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U.S. Supreme Court

Missouri ex Rel. Harshman v. Winterbottom, 123 U.S. 215 (1887)

Missouri ex Rel. Harshman v. Winterbottom

Submitted October 13, 1887

Decided October 31, 1887

123 U.S. 215


A statute of Missouri authorized county collectors to collect county taxes and required them to receive in payment thereof warrants issued by the county when presented by the legal holder. A, a holder of two county warrants, presented them to the treasurer for payment, and payment was refused because there was no money in the treasury. A brought suit against the collector and his official bondsmen to collect the amount due on these warrants, alleging that the collector was authorized by law to receive warrants in payment of taxes only from the holder in payment of his own taxes, that this provision had been disregarded by the collector in receiving warrants from persons who were not legal holders, entitled to use them, that all the taxpayers had thus made payments of taxes and received acquittances without the actual payment of money from 1879 to 1881, and that the collector had once in each month daring that period settled with the county court, and his course in this respect had been ratified and approved. The defendants demurred. The demurrer is sustained by this Court (1) because it appeared that there was no contract relation between A and the collector on which he had a right to bring the suit, and (2) because it appeared that the proper county officials had settled with the collector and ratified his act, and discharged him from any liability which might have existed by reason of them.

This is an action brought in the Circuit Court of the United States for the Eastern District of Missouri against John Winterbottom as principal, and the other defendants as sureties, on a bond given by Winterbottom to the State of Missouri as collector of the revenue of the County of Knox, in said state. No copy of the bond is found in the record, but the allegation of the petition in regard to the substance of it is

"That on the thirtieth day of December, 1878, said Winterbottom as principal and the other defendants as sureties executed a bond whereby they acknowledged themselves to be held and firmly bound unto the State of Missouri in the sum of $100,000, for the payment of which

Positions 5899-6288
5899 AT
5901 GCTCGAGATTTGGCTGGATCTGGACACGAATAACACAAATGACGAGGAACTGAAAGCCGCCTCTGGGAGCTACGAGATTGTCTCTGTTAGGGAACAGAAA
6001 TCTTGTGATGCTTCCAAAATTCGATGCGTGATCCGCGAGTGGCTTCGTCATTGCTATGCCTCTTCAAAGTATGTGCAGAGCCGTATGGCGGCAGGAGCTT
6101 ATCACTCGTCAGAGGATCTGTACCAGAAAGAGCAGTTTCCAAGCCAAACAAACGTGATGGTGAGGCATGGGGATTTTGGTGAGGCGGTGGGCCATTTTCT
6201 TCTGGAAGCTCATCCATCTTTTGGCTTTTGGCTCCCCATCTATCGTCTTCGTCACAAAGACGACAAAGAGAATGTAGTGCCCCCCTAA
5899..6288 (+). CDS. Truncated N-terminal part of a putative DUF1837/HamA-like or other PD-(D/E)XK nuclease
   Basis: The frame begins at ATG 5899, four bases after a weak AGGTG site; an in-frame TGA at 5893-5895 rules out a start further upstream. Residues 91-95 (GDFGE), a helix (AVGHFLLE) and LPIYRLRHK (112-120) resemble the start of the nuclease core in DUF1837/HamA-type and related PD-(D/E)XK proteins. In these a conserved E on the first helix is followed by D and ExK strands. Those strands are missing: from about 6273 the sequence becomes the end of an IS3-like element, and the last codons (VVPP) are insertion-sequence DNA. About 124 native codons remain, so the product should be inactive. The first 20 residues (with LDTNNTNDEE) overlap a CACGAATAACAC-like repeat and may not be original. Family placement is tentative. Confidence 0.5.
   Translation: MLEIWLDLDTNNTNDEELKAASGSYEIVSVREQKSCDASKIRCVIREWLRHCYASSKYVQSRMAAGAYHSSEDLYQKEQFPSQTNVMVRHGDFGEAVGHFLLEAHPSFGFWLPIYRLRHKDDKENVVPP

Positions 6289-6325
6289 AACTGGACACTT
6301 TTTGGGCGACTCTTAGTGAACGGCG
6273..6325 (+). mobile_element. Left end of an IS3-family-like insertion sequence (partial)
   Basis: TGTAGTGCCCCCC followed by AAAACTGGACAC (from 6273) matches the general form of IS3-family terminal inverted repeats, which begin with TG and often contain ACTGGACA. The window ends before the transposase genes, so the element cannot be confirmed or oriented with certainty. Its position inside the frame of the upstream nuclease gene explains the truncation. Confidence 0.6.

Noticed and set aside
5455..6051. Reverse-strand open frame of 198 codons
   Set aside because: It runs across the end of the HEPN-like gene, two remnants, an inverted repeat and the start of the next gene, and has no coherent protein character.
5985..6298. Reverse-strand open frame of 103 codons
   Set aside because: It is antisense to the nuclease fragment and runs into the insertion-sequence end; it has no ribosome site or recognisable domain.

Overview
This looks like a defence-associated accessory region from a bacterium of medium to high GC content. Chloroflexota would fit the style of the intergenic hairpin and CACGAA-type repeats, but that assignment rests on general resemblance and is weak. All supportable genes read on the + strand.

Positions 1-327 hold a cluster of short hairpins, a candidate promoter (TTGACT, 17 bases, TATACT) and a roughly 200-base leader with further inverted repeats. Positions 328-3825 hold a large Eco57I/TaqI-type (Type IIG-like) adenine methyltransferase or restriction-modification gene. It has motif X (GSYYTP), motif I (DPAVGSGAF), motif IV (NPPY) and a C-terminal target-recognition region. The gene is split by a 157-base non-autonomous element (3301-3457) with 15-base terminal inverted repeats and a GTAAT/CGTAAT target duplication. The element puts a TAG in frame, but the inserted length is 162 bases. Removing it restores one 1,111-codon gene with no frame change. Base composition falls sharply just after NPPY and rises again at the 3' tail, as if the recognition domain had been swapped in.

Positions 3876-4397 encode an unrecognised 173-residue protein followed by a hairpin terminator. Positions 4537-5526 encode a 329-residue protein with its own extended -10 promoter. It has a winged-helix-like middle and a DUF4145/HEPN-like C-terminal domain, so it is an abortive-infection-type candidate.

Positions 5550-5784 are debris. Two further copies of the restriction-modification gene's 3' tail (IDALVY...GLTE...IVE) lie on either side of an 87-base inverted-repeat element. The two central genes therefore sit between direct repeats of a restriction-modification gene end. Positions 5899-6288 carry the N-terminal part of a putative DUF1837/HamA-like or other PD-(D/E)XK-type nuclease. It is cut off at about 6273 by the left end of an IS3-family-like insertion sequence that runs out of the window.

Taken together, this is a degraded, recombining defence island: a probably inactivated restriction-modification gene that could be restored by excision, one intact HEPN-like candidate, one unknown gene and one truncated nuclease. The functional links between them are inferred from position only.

Page 123 U. S. 216

they bound themselves, their heirs, executors, and administrators; that said bond was conditioned that said Winterbottom should faithfully and punctually collect and pay over all state, county, and other revenue for two years next ensuing the first day of March, 1879, and should in all things faithfully perform all the duties of the said office of collector according to law, and that said bond was, on the day last aforesaid, approved by the said county court."

The petition also declares

"That by law it was the duty of said Winterbottom, as such collector, to collect all county taxes of said county in money, except that he was authorized and required to receive any county warrants issued by said county, when presented to him by the legal holder thereof, in payment of any county tax existing against said holder and accruing to said county; that he was not required or authorized to receive any such warrant from anyone other than the legal holder thereof, and not from such holder except in payment of a county tax assessed against him; that the legal holder of a county warrant is the person to whom the same is issued as payee or to whom the same has been transferred by one or more assignments in full; that by law, all county warrants must be made payable to a person therein named, and no county warrant can be made payable to bearer, and any county warrant payable to bearer is null and void."